Echocardiographs and Pulmonary Arterial Pressures

Researchers have found that echocardiographic measurements of the pulmonary artery, aorta, and heart chambers gave a valid estimate of pulmonary artery pressures (PAP) in horses. The ability to measure PAP is key to diagnosing and following treatment of equine heart disorders.

In the past, PAP was only done as an invasive procedure with specialized equipment not available to most equine practitioners. Non-invasive techniques such as Doppler echocardiography have been validated for estimating PAP in dogs and humans, but had not previously been validated in horses.

Mary M. Durando, DVM, PhD, Dipl. ACVIM, a research assistant professor in the Section of Sports Medicine, University of Pennsylvania's New Bolton Center, presented an abstract at the American College of Veterinary Internal Medicine Forum on June 1 in Louisville, Ky., on the use of echocardiography to estimate PAP.

"Pulmonary hypertension is a complication of various congenital and acquired cardiac diseases, and is an important prognostic indicator," Durando and colleagues stated.
The researchers examined 34 horses with various cardiac diseases and 10 clinically normal control horses. They compared echocardiographic measurements of the pulmonary artery, aorta, and cardiac chambers with invasively measured PAP. They found evidence of a relationship between echocardiographic measurements of the pulmonary artery and actual PAP.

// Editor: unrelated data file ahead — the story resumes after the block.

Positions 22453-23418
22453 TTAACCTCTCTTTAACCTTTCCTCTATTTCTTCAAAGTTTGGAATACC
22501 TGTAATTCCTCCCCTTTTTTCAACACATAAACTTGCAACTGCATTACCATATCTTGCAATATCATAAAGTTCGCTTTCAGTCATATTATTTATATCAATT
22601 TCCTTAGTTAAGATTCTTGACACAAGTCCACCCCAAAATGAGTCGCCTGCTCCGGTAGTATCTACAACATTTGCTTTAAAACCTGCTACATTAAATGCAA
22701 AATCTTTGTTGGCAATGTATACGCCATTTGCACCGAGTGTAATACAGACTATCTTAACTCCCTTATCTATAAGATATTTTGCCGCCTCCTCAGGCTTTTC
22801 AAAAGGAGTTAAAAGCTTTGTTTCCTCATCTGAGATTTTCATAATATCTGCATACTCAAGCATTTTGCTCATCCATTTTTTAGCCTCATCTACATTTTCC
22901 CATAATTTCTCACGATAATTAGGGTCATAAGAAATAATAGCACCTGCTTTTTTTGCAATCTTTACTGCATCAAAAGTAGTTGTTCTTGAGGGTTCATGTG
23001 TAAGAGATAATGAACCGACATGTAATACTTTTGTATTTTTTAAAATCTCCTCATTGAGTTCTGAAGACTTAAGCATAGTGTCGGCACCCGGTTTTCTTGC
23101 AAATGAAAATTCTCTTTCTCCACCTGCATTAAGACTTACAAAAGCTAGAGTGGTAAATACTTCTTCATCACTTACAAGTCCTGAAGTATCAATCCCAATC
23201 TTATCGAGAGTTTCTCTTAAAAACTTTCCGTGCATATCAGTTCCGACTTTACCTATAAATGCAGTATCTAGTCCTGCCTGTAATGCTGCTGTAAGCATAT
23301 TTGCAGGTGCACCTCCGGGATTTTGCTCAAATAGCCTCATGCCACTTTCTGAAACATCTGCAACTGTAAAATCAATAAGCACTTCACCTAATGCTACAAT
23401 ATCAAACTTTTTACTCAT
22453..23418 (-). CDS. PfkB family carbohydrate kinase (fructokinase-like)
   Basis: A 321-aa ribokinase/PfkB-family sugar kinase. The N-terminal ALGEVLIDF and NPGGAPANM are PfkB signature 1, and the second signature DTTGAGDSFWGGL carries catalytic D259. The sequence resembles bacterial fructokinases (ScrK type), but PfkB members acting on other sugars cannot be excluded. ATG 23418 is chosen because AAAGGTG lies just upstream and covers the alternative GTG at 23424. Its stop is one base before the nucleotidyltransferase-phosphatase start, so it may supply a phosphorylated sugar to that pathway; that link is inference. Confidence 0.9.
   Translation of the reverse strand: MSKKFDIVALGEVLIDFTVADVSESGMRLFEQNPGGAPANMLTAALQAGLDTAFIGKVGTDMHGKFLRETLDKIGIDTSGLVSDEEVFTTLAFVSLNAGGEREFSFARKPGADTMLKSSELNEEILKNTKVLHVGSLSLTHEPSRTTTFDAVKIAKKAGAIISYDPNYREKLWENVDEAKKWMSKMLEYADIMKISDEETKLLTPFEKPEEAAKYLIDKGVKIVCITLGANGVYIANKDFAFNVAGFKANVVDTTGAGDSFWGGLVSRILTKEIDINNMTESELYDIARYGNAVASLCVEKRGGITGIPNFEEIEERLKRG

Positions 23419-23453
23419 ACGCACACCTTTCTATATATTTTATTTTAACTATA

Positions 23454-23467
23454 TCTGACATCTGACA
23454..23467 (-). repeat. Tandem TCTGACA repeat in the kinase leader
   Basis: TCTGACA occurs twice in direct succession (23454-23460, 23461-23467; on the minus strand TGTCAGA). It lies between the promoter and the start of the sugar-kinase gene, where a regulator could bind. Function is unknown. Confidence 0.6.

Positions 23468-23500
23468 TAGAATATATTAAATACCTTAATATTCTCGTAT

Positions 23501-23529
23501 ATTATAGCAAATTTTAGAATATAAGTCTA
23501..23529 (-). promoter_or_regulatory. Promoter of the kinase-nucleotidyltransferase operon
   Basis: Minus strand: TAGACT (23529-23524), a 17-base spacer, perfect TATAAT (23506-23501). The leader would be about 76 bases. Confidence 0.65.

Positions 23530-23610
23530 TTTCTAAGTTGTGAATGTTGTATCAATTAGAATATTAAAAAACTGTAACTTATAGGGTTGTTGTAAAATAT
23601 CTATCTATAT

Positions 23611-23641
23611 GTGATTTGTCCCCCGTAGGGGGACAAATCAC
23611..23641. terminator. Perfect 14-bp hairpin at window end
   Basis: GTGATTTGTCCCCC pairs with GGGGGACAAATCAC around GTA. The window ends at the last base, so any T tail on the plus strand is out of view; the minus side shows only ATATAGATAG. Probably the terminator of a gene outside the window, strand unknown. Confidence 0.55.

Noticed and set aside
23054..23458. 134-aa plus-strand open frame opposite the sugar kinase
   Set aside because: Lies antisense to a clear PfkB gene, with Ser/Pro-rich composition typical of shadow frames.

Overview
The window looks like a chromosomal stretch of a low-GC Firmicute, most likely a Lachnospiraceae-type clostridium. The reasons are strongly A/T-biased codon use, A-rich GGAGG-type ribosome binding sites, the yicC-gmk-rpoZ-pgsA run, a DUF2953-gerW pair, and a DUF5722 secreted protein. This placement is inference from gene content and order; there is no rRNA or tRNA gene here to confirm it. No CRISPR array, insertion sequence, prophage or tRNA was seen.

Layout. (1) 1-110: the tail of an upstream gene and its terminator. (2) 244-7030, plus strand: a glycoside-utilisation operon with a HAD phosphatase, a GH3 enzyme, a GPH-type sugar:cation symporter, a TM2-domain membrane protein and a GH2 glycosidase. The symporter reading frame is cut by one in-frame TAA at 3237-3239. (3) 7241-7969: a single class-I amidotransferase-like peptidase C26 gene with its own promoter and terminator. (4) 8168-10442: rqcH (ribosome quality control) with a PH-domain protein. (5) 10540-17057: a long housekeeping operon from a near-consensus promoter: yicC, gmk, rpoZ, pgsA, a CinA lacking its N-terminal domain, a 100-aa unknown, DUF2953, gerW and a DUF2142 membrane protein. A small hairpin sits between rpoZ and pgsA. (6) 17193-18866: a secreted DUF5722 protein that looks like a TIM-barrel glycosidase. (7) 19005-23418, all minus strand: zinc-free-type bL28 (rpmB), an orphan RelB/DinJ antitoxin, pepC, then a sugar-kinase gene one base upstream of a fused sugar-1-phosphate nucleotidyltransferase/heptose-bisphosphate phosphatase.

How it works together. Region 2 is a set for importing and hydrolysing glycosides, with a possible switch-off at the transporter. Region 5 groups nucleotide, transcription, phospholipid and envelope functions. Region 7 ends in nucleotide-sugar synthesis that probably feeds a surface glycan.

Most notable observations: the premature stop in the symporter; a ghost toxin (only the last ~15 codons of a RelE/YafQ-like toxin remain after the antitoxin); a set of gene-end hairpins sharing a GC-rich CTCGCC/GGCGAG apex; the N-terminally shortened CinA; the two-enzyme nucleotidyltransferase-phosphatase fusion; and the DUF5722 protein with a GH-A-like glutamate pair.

Durando said the method could help veterinarians make better diagnoses or prognoses, and monitor responses to treatment. 

"Echocardiography certainly has some potential to be a helpful tool in determining the severity of pulmonary hypertension in horses with cardiac disease," she said, pointing out that the study would need to be performed on a larger number of horses to confirm the reliability of this technique.

About the Author

Stephanie L. Church, Editor-in-Chief

Stephanie L. Church, Editor-in-Chief, received a B.A. in Journalism and Equestrian Studies from Averett College in Danville, Virginia. A Pony Club and 4-H graduate, her background is in eventing, and she is schooling her recently retired Thoroughbred racehorse, Happy, toward a career in that discipline. She also enjoys traveling, photography, cycling, and cooking in her free time.

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